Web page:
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Roberta Baskin's radon gas attack.

Benjamin Franklin Award Winner


As Roberta Baskin tells it, "It's not easy to focus attention on something you can't see or smell, taste or feel." Making sense of radon gas, the derivative of decaying uranium responsible for 5,000 to 20,000 cases of lung cancer each year in the United States, has been a special challenge to this consumer-affairs editor for Washington, D.C.'s Channel 7 television.

When Baskin first went on the air to urge home testing for radon in station WJLA's viewing area, her message was met with a lack of enthusiasm that ranged from apathy to downright resistance. But that didn't stop the veteran investigative reporter, who has won local and national awards for her exposes on unsafe trucks, inaccurate drug testing, alcoholic pilots, and colorectal cancer.

Baskin made radon real for viewers by explaining the dangers of the gas and helping her station launch a radon-watch campaign. To help viewers test for radon she found a way to make home testing kits available for a paltry $4.75, and got Safeway stores to stock the kits. As the Washington Post reported, "The radon watch became a radon race"; people actually lined up at stores as kits became available. "You'd have thought they were selling Redskins tickets," one reporter quipped.

The result: more than 100,000 kits sold, making the D.C.-area effort the largest radon test ever conducted in the United States.

Test-kit findings were startling. Some 29.5 percent of the structures tested registered radiation levels over 4 picocuries per liter of air. In laymen's language, this means that spending a single day in those structures is like smoking half a pack of cigarettes. Another 8.8 percent of buildings hit the 10-plus picocurie mark--equal to smoking a full pack a day. Even worse, if miners were to work in the 4.3 percent of environments that registered 16 or above, they would be required to wear fullface breathing masks. One house in the test may even have qualified for the Guinness Book of World Records by registering an unbelievable 500--well off the Environmental Protection Agency chart.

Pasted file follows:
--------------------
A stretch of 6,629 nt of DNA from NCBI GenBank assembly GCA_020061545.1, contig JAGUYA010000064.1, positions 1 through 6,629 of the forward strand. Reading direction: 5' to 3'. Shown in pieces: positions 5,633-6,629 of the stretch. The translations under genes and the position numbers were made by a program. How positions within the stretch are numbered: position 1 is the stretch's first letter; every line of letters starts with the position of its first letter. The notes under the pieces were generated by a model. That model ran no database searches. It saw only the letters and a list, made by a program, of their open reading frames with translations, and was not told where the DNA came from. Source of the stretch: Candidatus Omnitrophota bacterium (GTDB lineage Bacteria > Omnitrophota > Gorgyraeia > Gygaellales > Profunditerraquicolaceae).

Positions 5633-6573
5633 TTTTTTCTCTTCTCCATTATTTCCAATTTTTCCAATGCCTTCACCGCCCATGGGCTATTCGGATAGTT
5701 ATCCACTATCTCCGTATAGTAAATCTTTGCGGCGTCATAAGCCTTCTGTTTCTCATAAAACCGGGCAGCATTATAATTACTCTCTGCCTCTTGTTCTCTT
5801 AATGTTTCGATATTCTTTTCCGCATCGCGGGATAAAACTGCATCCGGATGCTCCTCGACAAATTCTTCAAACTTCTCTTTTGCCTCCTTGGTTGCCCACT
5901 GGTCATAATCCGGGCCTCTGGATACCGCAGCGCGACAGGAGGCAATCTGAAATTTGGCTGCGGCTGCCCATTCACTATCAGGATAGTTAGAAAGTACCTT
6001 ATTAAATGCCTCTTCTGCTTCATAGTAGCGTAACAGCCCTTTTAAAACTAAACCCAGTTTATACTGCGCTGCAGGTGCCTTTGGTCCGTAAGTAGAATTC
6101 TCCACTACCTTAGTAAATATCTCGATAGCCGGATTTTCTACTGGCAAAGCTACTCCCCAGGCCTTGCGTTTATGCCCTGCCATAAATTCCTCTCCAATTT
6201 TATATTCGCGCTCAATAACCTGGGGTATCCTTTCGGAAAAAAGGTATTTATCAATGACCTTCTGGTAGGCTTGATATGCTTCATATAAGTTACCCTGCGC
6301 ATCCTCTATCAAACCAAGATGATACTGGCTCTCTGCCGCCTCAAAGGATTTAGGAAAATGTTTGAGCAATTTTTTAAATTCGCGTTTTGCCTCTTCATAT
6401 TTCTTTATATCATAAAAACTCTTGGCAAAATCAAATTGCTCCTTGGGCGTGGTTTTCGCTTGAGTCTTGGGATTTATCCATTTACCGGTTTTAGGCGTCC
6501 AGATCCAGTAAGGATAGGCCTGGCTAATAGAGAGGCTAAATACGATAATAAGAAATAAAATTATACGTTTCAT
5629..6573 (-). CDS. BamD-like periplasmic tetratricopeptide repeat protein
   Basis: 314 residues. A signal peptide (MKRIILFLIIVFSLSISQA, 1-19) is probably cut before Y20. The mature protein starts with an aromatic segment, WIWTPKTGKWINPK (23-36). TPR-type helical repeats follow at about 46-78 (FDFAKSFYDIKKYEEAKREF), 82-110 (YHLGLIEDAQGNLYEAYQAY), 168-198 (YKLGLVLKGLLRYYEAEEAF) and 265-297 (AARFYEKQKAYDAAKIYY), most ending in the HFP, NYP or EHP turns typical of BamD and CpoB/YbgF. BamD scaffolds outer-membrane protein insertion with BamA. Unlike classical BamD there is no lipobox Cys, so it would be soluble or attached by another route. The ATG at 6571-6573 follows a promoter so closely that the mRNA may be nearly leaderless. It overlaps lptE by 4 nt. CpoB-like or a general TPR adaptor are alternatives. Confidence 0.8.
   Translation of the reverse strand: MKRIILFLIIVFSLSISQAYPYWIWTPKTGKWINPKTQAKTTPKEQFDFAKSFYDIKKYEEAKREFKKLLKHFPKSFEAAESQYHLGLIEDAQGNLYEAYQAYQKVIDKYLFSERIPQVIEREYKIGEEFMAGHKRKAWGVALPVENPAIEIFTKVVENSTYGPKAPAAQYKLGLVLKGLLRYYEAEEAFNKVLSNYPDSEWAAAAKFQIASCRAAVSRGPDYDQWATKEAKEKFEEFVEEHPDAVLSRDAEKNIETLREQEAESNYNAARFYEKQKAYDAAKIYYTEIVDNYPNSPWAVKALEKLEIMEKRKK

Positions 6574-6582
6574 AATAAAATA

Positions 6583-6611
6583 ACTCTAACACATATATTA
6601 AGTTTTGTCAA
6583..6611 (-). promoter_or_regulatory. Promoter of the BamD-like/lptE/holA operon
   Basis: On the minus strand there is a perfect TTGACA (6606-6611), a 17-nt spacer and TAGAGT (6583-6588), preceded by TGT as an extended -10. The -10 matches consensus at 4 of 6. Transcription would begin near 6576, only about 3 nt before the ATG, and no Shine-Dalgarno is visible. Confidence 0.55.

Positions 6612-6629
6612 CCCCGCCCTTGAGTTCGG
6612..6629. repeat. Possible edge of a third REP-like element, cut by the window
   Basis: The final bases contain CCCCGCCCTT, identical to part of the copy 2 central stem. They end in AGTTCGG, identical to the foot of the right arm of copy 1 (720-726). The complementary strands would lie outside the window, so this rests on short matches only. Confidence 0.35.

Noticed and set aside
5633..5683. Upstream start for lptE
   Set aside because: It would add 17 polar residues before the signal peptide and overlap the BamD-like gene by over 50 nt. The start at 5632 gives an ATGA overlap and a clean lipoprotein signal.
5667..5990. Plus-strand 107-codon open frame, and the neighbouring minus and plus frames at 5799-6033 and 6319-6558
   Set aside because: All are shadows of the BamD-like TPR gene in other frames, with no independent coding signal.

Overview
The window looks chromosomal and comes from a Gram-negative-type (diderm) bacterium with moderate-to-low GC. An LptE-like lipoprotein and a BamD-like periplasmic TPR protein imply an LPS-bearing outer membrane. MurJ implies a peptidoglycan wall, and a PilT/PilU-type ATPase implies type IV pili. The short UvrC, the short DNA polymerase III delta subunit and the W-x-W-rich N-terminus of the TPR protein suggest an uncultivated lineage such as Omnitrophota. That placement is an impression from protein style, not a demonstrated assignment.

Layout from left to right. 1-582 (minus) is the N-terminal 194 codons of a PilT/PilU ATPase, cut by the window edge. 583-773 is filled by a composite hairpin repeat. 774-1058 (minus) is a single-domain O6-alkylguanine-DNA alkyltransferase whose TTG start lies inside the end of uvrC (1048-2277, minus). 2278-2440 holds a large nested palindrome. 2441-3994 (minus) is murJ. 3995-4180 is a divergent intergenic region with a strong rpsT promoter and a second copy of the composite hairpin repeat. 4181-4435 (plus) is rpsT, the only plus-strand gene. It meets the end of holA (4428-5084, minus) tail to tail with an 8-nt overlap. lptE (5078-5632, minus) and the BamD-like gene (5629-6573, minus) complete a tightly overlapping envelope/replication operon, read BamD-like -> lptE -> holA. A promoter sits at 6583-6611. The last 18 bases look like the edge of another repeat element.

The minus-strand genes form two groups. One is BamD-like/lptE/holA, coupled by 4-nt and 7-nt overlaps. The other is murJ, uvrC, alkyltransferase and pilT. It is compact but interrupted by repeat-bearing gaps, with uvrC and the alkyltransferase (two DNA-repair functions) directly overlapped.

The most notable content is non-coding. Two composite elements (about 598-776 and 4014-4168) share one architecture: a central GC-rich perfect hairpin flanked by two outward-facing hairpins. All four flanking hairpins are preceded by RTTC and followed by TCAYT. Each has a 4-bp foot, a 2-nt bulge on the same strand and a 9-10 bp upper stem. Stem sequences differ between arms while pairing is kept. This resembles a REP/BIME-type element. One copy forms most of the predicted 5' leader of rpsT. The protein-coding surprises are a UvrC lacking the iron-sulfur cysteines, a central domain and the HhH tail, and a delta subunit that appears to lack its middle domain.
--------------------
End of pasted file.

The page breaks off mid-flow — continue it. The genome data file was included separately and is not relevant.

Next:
Other alarming statistics include a middle school with readings of 48 and 43 respectively in a teachers' lounge and a classroom.

What galvanized Roberta Baskin into taking up arms against radon was the report of a Pennsylvania man who set off a radiation detector on his way into a nuclear power plant. His house, as it turned out, was the hottest radon spot ever tested until then. The house next door checked out at a very low level. Testing, therefore, must become an individual, rather than a neighborhood, project.

One piece of positive news: through a special station effort, officials were persuaded to place radon test kits in the White House. They turned up safe readings.

Before you go looking for a $4.75 test kit, be advised that kits at this price have gone the way of the 5 [cents] pack of chewing gum. Prices now vary from $12 to $50--worth it, since you can't place a price on your peace of mind. Even if your residence tests high, you need not resign yourself to radon, Baskin says: "Look for a private contractor who will guarantee his work to put your house below four picocuries per liter." The fix-up bills may run as high as $1,500, but are often far less.

"The fact that dozens of television, radio, and newspaper reporters contacted us from all around the country is a hopeful sign that the story will continue to unfold everywhere," Baskin says of her anti-radon campaign. That's important, since there is a temptation to ignore a problem like radon because it's unseen.

"The whole idea of the campaign," Baskin says, "has been to attack apathy." The fact that people are using the tests and are doing something about high readings can be verified by the contractors--who say business is booming.

For alerting her viewers--and now Post readers--to the continuing radon problem, and showing the way to the solution, The Saturday Evening Post Society salutes WJLA consumer editor Roberta Baskin. We are proud to add her name to the honor roll of Benjamin Franklin Award recipients.
COPYRIGHT 1988 Saturday Evening Post Society
No portion of this article can be reproduced without the express written permission from the copyright holder.
Copyright 1988 Gale, Cengage Learning. All rights reserved.

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Author:Stoddard, Maynard Good
Publication:Saturday Evening Post
Date:Nov 1, 1988
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